“Some people possess talent, others are possessed by it. When that happens, a talent becomes a curse.” – Rod Serling
Hotline Miami – on the surface this retro-slasher-shooter looks like another gory celebration of ultra-violence and recycled tropes of much higher-fidelity and significantly larger budget games. I am of the opinion that this was entirely intended, because only through actual experience playing do you really get the sense that the game is trying to tell you something. There is a message, buried beneath the bodies of countless Russian mobsters and their gore-drenched white suits. No spoilers, I’ll let you find it for yourself.
The game stuck with me for a number of reasons, one of the primary of which being the cleanliness and simplicity of the controls. The speed at which a player is expected to react seems almost unfair to the unseasoned gamer, but at the same time, failure is expected, and the transition between dying a horrible death and trying again is painless enough to prevent frustration. If anything, the frustration felt is pointed directly back at the player, as they know they could have gotten the stage right last time. Even more than the speed, the attention to details that we often take for granted stood out clear as day, many of which warrant mentioning.
The main character (“Jacket”, as he is know to fans”), has legs that move independently of his upper body. They track the direction that he is moving, while his torso is free to rotate at will for aiming a sword, golf club, shotgun or assault rifle. This gives a player near absolutely prevision control of attack directions, permitting you to switch targets or take cover in a single frame. The ‘aiming’ function also doubles as a turbo button, extending the range of your cursor and playfield view while speeding up Jacket significantly. After a bit of acclimation, one forgets that he even HAS a slower mode of movement, as it’s significantly more satisfying to zip around like a maniac. However, the slower controls remain for those times where stealth and caution are necessary.
Movement is handled (keyboard-wise) with WASD keys that move Jacket north, west, south and east respectively, without altering his facing which is controlled solely by the mouse cursor (a theme appropriate crosshair) which Jacket will rotate to look at regardless of movement direction. It is reminiscent of Smash TV and other top-down shooter games, but because of the way Jacket moves, his animations seem more distinctive, smoother, and more satisfying to watch in action.
I was and still am impressed by how beautifully this game was executed. So much, in fact, that I took it upon myself to replicate many facets of the controls in Unity3D. I will count the replication as a success, though I did not take the time to give enemies the capacity to attack. The key elements I wanted to pin down were as follows:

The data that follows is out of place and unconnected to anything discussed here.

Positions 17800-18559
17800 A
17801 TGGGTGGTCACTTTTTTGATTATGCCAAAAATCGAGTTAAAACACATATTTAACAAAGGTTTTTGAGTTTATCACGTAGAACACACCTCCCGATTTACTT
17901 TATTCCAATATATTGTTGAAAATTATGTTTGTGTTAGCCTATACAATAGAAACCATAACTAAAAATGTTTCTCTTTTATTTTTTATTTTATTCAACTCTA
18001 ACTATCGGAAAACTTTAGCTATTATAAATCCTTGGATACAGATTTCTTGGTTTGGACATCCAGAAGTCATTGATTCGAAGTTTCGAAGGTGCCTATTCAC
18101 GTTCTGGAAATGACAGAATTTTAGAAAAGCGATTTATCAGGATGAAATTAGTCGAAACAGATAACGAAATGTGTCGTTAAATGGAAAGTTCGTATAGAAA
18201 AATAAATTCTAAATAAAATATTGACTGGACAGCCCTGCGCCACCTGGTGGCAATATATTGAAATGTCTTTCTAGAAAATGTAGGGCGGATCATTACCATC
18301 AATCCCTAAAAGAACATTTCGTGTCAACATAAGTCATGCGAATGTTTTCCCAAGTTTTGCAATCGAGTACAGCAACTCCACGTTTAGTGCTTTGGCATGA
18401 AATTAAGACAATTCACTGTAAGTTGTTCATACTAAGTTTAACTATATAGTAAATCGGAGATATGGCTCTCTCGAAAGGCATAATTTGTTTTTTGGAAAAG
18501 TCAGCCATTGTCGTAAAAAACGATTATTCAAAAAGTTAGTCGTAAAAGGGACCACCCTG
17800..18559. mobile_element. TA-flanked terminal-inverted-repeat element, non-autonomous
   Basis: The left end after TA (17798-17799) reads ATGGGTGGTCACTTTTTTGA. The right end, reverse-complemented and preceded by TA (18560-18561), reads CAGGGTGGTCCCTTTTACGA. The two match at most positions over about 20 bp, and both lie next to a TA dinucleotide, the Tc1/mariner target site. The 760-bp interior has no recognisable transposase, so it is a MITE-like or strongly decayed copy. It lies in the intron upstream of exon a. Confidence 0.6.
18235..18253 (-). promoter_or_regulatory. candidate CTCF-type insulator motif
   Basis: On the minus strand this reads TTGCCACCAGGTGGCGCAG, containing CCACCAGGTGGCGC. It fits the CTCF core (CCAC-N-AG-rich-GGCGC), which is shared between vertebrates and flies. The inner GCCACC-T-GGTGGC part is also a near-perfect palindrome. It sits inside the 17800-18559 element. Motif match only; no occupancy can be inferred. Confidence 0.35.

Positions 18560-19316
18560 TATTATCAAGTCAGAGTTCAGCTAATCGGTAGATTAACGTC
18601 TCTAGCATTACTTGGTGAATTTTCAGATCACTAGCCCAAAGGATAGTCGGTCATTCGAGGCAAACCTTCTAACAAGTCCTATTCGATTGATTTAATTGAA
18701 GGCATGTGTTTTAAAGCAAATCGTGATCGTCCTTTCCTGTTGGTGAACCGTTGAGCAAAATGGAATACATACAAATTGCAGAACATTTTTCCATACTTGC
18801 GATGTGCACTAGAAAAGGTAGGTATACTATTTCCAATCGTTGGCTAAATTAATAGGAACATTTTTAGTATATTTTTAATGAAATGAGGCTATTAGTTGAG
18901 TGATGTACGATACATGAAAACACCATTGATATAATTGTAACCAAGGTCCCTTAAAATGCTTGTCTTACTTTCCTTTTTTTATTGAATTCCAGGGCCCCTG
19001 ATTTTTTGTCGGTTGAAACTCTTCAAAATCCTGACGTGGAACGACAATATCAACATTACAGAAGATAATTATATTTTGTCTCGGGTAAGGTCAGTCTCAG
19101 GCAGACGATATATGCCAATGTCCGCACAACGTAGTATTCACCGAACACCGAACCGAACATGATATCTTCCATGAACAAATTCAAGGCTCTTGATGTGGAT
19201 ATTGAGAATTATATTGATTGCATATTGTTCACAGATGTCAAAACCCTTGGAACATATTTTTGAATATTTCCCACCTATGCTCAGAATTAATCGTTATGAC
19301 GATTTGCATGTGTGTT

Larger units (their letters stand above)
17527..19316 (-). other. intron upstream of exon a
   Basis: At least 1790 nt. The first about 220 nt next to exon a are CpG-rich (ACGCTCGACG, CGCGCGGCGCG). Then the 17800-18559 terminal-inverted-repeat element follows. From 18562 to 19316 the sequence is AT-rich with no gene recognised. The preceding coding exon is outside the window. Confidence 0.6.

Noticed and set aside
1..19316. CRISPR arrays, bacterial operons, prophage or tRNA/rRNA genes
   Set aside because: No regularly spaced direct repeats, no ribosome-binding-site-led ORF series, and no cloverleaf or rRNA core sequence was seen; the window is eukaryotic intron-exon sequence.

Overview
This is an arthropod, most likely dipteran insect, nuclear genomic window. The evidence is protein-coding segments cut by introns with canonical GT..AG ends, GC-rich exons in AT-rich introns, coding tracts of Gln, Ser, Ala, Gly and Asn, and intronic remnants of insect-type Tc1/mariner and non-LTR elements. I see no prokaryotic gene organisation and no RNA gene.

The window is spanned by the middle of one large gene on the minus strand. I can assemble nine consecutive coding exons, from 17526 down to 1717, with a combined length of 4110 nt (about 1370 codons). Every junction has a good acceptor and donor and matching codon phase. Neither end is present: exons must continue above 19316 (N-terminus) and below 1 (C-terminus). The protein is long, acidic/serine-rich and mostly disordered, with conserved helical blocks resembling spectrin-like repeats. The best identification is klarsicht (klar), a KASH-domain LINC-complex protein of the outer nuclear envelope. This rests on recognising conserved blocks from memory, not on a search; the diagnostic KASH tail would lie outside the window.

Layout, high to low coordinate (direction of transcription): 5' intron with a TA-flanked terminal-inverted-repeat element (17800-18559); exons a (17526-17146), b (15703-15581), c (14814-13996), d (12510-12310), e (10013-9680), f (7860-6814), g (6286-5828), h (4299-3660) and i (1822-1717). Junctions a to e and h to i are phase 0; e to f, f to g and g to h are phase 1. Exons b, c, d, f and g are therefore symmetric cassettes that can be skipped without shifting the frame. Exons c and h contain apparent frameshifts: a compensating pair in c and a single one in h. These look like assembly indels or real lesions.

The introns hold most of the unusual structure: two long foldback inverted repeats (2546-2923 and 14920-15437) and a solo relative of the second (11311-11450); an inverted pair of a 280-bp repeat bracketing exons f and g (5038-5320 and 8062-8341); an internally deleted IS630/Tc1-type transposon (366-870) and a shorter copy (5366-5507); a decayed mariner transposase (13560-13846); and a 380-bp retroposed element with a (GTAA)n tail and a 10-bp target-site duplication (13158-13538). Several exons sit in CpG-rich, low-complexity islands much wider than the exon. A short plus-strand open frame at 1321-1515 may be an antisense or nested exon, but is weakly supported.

- Smooth rotation of the character while moving the mouse cursor around the screen
- An effectively rigged camera that follows the character around while moving without jarring the player’s experience
- Independent torso/lower body animation, relative to movement and facing rotation
- Inclusion of an attack sequence in order to establish proof-of-concept for movement, attacks, and other actions while keeping the character’s legs operating relative to movement/facing
This simulation will be vital to future endeavors, and is a tool I am happy to add to my growing belt of game mechanics that I can utilize for game development. It’s these little victories that keep me motivated, and validate my learning process. You are free to try it here:
- Mouse cursor determines character facing
- WASD will move the character ‘North, West, South and East’ on screen respectively
- Left-Click will launch a single attack while rapid clicking will send Lil’Nidas into a wide-cutting combo sequence
- Right-Click will raise Lil’ Nidas’s shield to block (though there are no attacks incoming)
- ‘R’ will restart the scenario, allowing the arena to be cleared again
- Holding ‘Shift’ will accelerate Lil’ Nidas’s animation and movement speed
- All of the actions possible can be taken while in motion, without interrupting the locomotion of his legs/feet
- Hit detection of enemies is TOO precise at the moment, as Lil’ Nidas’s sword must make direct contact with the enemy.
- The attack animations will hang at times, though Lil’ Nidas will be in the ‘attack state’, so his weapon, even at his side, will register hits if they collide with an enemy
Having solved the problem of pathfinding and obstacle navigation (via AStar), and more precise character controls akin to Hotline Miami (which I highly recommend picking up), my sights are set on artificial intelligence behaviors, and more complex decision making processes by automated agents.
Looking forward to sharing the results.